Police apathy on the rise

  • 2008-10-29
  • By Monika Hanley

COP TALK: Police protest low wages, asking the government to increase their pay the 2009 budget.

RIGA - Complaints of police apathy have skyrocketed after the government failed to raise police wages in response to widespread protests last September.
"They're simply lazy. For example if someone reports that a purse was stolen, they mark it down as 'lost' so as to keep them from having to do anything," said Peteris Sutko of the Latvian University Law School.
Ordinary citizens feel it as well. Juris, a retiree, told The Baltic Times that "it gets worse every month. I don't think anyone trusts the police any more, believe it or not, it wasn't always like this."

The Latvian United Trade Union of Policemen, which led two protests in late September and early October, had planned to hold another protest at the end of October. The union called off the protest, however, due to a lack of interest. Union Chairman Agris Suna told reporters that the trade union would not "drop the gun" and step back from their duties. 
During the strike, Andrejs, a policeman of 15 years, said that the protest would do no good.
"They'd show it on TV, they'll write about it in the papers, but it won't do anything. I don't believe the salaries will be raised," he said. 

Mareks Seglins has said that the negotiations between the government and the police unions over a wage increase for 2009 were just giving people false hopes.

"I do not understand why people are being fooled and why they are given such false hopes. When this door [of the Cabinet of Ministers] is closed, all the talk is about layoffs [of police, doctors, teachers]," the minister said.
The minister went on to explain that there are more important talks than the issue of wage increases. The idea that many policemen may be fired is of more concern than increasing wages.
"The war, the struggle, is to avoid the sacking of policemen. There is no question about any wage increases. The question is about how many people will have to be fired," Seglins said.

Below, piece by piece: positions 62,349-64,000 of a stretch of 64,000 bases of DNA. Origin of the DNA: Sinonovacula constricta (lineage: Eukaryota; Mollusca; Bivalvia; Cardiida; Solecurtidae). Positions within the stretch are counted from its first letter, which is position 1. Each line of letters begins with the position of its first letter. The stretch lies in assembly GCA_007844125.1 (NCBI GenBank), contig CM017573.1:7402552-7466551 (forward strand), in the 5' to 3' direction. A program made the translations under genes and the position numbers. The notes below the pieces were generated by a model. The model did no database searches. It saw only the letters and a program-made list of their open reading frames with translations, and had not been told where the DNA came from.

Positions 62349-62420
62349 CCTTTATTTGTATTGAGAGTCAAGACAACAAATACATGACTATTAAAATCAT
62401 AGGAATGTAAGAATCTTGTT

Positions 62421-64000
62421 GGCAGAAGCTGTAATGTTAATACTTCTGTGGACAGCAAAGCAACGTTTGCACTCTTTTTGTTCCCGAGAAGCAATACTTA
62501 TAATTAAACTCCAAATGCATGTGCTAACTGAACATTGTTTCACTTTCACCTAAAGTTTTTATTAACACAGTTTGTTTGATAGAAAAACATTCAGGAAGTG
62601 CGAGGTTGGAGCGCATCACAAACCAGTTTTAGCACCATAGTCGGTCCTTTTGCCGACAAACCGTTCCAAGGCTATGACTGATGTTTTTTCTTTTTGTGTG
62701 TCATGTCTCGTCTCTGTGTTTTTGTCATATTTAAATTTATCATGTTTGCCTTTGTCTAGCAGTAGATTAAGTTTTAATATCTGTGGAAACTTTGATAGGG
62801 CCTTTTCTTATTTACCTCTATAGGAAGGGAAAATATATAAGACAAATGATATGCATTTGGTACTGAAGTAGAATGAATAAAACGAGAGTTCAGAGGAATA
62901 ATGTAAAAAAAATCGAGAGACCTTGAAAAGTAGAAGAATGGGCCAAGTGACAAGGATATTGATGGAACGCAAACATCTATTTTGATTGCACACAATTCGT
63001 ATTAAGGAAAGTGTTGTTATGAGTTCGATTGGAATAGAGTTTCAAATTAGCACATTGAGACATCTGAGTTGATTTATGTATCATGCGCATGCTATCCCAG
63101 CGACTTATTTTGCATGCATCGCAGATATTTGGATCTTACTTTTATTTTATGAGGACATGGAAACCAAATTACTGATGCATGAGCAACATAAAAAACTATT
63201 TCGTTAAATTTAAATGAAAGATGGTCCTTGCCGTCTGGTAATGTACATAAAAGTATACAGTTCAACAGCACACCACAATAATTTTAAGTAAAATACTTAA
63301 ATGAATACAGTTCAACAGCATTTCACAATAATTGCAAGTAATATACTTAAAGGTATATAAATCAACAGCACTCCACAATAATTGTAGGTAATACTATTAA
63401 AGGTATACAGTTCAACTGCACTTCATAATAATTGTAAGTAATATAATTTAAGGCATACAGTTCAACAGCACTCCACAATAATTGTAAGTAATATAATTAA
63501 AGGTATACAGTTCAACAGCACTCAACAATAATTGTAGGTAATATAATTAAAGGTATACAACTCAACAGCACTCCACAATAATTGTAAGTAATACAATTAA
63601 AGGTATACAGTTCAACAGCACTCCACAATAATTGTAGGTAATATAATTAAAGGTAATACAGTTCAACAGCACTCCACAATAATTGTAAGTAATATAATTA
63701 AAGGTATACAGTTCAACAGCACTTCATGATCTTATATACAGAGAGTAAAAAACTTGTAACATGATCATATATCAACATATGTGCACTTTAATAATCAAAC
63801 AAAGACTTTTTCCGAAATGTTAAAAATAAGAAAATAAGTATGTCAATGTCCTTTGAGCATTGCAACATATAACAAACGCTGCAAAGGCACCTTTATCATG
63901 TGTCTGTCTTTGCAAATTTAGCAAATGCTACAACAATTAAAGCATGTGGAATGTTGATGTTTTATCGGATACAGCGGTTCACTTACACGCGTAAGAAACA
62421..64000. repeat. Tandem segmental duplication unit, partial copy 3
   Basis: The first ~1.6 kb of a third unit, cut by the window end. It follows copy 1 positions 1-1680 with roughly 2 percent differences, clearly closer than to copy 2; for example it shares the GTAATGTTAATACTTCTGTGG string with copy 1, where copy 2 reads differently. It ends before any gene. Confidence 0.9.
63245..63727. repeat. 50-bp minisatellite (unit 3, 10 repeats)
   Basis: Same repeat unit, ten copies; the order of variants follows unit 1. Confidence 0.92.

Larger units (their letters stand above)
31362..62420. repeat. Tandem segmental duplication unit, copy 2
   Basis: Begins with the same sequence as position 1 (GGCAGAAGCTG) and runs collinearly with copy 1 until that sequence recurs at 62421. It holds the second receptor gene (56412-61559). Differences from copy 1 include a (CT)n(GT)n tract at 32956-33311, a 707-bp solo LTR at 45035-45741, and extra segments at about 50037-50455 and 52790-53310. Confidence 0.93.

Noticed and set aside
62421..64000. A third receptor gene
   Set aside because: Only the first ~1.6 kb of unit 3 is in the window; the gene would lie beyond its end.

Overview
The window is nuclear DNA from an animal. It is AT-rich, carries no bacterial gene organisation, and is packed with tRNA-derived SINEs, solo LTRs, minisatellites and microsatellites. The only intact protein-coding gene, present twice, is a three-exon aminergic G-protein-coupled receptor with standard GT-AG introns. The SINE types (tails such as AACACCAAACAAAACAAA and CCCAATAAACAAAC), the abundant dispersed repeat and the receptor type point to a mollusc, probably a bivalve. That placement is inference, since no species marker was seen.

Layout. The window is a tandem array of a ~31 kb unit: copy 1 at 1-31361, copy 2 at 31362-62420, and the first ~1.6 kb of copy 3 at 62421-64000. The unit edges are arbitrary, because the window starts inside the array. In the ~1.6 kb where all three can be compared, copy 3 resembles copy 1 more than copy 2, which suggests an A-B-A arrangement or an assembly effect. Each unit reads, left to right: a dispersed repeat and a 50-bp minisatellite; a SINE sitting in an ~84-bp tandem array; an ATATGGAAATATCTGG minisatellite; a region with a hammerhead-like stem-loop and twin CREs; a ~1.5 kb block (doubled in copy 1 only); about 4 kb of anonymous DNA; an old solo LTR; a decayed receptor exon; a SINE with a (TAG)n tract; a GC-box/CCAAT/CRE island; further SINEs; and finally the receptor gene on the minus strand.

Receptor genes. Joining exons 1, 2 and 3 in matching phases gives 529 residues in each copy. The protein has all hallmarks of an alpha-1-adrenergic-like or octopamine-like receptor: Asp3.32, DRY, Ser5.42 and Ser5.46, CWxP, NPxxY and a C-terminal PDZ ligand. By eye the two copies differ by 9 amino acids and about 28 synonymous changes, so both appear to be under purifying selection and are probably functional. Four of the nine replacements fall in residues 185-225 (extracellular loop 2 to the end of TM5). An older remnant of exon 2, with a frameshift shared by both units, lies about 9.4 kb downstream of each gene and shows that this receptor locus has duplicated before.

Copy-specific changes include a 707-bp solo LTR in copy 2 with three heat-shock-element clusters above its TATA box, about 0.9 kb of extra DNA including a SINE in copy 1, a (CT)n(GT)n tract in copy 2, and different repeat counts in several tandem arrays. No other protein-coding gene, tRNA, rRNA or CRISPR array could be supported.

"In my opinion, nobody is talking about any pay rises in this country -- this story was over about a month ago. The question is about reducing the layoffs of policemen, firefighters and border guards to the minimum with the existing financing for the Interior Ministry," he said. 

It would appear the problem is bilateral 's the police are lazy because they are underpaid and the government is angry with the police because they are not fulfilling their duties.
The problem with policemen isn't limited to overall dissatisfaction. In September, LNT news reported that a woman, after sending in a complaint about lazy police, had received a letter from police in Daugavpils saying "If you write me again swine, I'll take your head off."
The woman then demanded an explanation from the Prosecutors Office and from the head of the police department from which the letter was sent. 

Upon further investigation, the Prosecutors Office found a few more examples of improper communication stemming from the police office. When pressed for explanation, the policemen said that the communications were just jokes from policemen who had access to the investigators computer. They claimed not to realize that the letters would actually be sent.

On Oct. 26, there were also complaints in Jelgava that police were not coming to the aid of a woman whose house was being broken into. However, according to policemen, this sort of thing is unfortunately common.
Policeman Andrejs said that this may be as a sort of protest against the lack of wage increases.
"Most policemen on the force are from the Police Academy, which is good, but it is like they are mass produced. They want to have the honor of being a policeman but none of the work," he said.
Andrejs also explained the instances where people have called the emergency services and were told to call back if the situation worsens. "This makes me angry, but sometimes it is necessary when we have so few policemen 's we cannot go to every scene."